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US Won’t Accept China’s Preconditions While Pursuing Talks

STATE DEPARTMENT — The United States would not accept preconditions set by the People’s Republic of China while pursuing open lines of communication with Beijing, a senior State Department official told VOA on Tuesday.

Meanwhile, the official said there is not much indication that China is willing to use its influence over Russia to end its war on Ukraine.

State Department counselor Derek Chollet spoke Tuesday to VOA State Department bureau chief Nike Ching about China and Ukraine ahead of the Global Chiefs of Mission Conference to be held in mid-June when U.S. ambassadors will return to Washington for meetings.

The following excerpts from the interview have been edited for brevity and clarity.

VOA: What can you tell us about Ukraine’s spring counteroffensive since summer is around the corner?

DEREK CHOLLET, COUNSELOR OF THE U.S. DEPARTMENT OF STATE: We have been supplying Ukraine, along with our 50 other coalition partners, with the resources they need to defend themselves and to take back territory. I’m going to let the Ukrainians speak for themselves in terms of the timing of their counteroffensive and what their aims are.

VOA: Which countries are willing to, or have promised to provide Ukraine with F-16s? And what numbers are we looking at?

CHOLLET: We’re working through those specifics right now. Our Pentagon colleagues are working closely with Ministries of Defense throughout Europe and elsewhere to talk about the way forward on F-16s. It’s got to start with training, because these are planes that are not easy to operate. They require weeks and weeks of training. We’re still working through who is actually going to be providing those planes. We’ve made no decisions on that for ourselves.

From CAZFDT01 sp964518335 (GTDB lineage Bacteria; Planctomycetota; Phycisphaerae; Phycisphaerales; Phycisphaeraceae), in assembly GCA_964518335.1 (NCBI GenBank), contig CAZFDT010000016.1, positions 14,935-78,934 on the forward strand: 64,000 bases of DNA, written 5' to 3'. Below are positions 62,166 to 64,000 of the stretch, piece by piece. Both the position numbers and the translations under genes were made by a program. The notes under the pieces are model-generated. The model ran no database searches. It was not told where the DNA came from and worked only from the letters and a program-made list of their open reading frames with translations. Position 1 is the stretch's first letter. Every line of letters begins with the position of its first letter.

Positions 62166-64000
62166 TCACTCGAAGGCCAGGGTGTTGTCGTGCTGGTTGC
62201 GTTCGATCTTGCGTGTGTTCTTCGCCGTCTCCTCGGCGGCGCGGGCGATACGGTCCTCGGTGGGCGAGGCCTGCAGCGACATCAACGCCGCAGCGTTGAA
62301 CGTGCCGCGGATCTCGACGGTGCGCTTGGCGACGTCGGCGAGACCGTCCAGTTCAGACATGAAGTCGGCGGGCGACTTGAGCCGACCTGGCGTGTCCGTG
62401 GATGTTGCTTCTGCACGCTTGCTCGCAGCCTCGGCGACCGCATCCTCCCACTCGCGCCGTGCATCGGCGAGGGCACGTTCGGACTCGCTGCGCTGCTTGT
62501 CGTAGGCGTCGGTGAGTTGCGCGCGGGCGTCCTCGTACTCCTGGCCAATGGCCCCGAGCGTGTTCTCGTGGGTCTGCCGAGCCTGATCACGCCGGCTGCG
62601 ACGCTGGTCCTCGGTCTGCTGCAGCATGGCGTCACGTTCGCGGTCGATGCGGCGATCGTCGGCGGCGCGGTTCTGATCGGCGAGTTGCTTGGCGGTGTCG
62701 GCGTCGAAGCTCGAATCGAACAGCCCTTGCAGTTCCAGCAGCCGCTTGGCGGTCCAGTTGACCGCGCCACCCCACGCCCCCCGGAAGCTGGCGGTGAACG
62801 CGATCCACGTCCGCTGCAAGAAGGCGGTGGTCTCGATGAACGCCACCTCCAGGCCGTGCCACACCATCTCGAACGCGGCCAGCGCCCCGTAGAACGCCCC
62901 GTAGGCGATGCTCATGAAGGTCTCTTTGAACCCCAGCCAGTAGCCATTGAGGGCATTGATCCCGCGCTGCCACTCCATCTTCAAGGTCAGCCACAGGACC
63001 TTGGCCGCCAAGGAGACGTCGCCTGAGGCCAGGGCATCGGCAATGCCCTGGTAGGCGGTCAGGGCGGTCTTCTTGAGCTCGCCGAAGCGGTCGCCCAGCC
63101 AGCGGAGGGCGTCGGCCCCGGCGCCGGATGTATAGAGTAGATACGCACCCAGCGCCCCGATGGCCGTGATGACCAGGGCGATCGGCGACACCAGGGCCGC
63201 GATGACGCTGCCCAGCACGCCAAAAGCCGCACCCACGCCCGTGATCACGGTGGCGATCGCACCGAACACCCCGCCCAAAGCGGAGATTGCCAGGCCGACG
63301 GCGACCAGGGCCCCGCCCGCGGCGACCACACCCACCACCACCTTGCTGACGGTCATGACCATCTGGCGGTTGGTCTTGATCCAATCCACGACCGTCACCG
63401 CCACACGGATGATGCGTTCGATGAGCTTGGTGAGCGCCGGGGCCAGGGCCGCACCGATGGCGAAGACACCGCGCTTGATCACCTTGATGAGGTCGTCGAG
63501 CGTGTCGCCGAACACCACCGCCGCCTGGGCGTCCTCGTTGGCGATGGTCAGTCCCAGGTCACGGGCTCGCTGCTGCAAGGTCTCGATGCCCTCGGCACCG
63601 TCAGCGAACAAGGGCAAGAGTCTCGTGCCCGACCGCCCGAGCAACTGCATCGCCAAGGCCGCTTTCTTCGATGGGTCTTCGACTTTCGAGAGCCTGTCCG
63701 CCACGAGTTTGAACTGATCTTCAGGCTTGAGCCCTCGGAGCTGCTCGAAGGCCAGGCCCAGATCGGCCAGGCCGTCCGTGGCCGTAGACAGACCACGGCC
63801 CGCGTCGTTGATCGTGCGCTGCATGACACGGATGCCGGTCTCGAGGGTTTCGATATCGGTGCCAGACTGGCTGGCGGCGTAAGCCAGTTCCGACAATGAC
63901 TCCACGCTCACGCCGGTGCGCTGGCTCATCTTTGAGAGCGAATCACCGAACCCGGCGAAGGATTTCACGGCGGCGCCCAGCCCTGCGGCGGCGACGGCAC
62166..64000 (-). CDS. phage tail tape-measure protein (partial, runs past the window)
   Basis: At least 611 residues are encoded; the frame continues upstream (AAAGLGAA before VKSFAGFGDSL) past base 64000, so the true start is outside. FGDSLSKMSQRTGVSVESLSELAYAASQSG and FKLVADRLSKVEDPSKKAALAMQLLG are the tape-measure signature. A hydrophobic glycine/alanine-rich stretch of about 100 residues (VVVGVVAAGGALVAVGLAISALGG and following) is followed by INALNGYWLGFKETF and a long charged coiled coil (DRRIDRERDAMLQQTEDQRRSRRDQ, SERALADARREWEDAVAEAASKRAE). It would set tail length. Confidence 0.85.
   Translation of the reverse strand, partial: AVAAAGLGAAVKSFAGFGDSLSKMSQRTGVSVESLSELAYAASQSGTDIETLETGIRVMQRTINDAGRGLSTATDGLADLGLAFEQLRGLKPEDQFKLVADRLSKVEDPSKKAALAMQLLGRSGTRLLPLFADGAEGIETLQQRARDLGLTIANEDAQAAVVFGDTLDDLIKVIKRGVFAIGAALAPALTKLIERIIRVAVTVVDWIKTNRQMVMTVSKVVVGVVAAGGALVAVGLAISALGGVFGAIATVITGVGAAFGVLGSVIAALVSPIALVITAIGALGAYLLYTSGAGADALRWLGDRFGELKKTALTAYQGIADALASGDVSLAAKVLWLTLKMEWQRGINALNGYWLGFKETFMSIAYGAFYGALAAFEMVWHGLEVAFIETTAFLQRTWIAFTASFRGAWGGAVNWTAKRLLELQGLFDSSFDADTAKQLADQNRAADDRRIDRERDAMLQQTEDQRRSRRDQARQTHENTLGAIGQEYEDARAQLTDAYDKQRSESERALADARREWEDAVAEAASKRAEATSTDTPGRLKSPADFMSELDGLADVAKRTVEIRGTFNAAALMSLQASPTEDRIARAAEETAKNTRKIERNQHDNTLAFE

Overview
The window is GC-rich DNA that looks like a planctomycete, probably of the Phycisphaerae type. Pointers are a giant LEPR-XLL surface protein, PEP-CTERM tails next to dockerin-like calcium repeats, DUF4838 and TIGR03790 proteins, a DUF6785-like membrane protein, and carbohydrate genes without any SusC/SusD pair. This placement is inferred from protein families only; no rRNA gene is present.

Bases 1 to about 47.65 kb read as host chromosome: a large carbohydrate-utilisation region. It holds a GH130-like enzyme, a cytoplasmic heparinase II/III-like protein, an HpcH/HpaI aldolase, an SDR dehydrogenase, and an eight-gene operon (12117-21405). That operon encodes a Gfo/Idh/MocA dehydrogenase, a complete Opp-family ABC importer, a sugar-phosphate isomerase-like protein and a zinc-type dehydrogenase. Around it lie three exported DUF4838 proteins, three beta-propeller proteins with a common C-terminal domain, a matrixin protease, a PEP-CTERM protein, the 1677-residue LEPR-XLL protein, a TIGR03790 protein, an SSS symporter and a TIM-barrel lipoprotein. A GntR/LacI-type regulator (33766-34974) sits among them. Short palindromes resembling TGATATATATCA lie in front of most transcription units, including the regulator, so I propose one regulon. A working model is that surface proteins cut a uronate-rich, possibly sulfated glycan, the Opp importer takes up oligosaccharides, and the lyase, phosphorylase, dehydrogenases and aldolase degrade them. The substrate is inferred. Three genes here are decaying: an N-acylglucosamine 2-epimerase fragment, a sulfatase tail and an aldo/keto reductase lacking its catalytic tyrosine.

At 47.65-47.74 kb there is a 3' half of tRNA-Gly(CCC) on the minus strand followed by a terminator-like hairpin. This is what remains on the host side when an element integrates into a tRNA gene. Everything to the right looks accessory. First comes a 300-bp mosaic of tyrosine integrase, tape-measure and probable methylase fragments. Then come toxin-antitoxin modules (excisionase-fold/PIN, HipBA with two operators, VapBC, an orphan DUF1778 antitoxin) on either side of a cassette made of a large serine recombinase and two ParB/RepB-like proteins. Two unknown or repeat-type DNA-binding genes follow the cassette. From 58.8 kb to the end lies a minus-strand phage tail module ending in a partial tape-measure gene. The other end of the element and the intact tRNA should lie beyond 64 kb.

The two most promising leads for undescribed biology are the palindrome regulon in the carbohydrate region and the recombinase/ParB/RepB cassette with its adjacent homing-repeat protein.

I don’t think it’s going to be a system particularly relevant, because of the timing, to the coming counteroffensive. But nevertheless, when we think about Ukraine’s needs for the future, and its ongoing needs to deter and defend itself, these planes are going to be a critical part of a modern Ukrainian military.

VOA: Can you talk about Ukraine’s diplomatic push to challenge Russia’s influence in the Global South? Because Ukraine’s Foreign Minister Dmytro Kuleba is starting his tour to Africa this week.

CHOLLET: Foreign Minister Kuleba and [Ukrainian] President [Volodymyr] Zelenskyy and the entire Ukrainian leadership have been very determined to try to take their case throughout the world, all corners of the world. There’re no better people to make the case for Ukraine than the Ukrainian leadership, and so we very much support their efforts. And I know President Zelenskyy had a successful visit to Jeddah and the Arab League Summit. I know they’re also engaging with Middle East partners, as well.

VOA: Chinese envoy Li Hui is visiting European Union headquarters in Brussels before heading to Russia, according to media reports. How do you assess China’s peacemaking efforts? Does China have the credibility?

CHOLLET: It’s a good thing that the Chinese are now talking to the Ukrainians and that an envoy has visited. Quite frankly, I’ve modest expectations for this effort. I mean, what China can be most helpful in doing is trying to make the case to [Russian President Vladimir] Putin and getting Vladimir Putin to stop this war. It’s important to note this war could end tomorrow if Vladimir Putin decided to pull his troops out of Ukraine. I see no evidence to suggest that Putin is thinking about that anytime soon.

VOA: To clarify, does the United States see the PRC [People’s Republic of China] as having a case with Putin or not?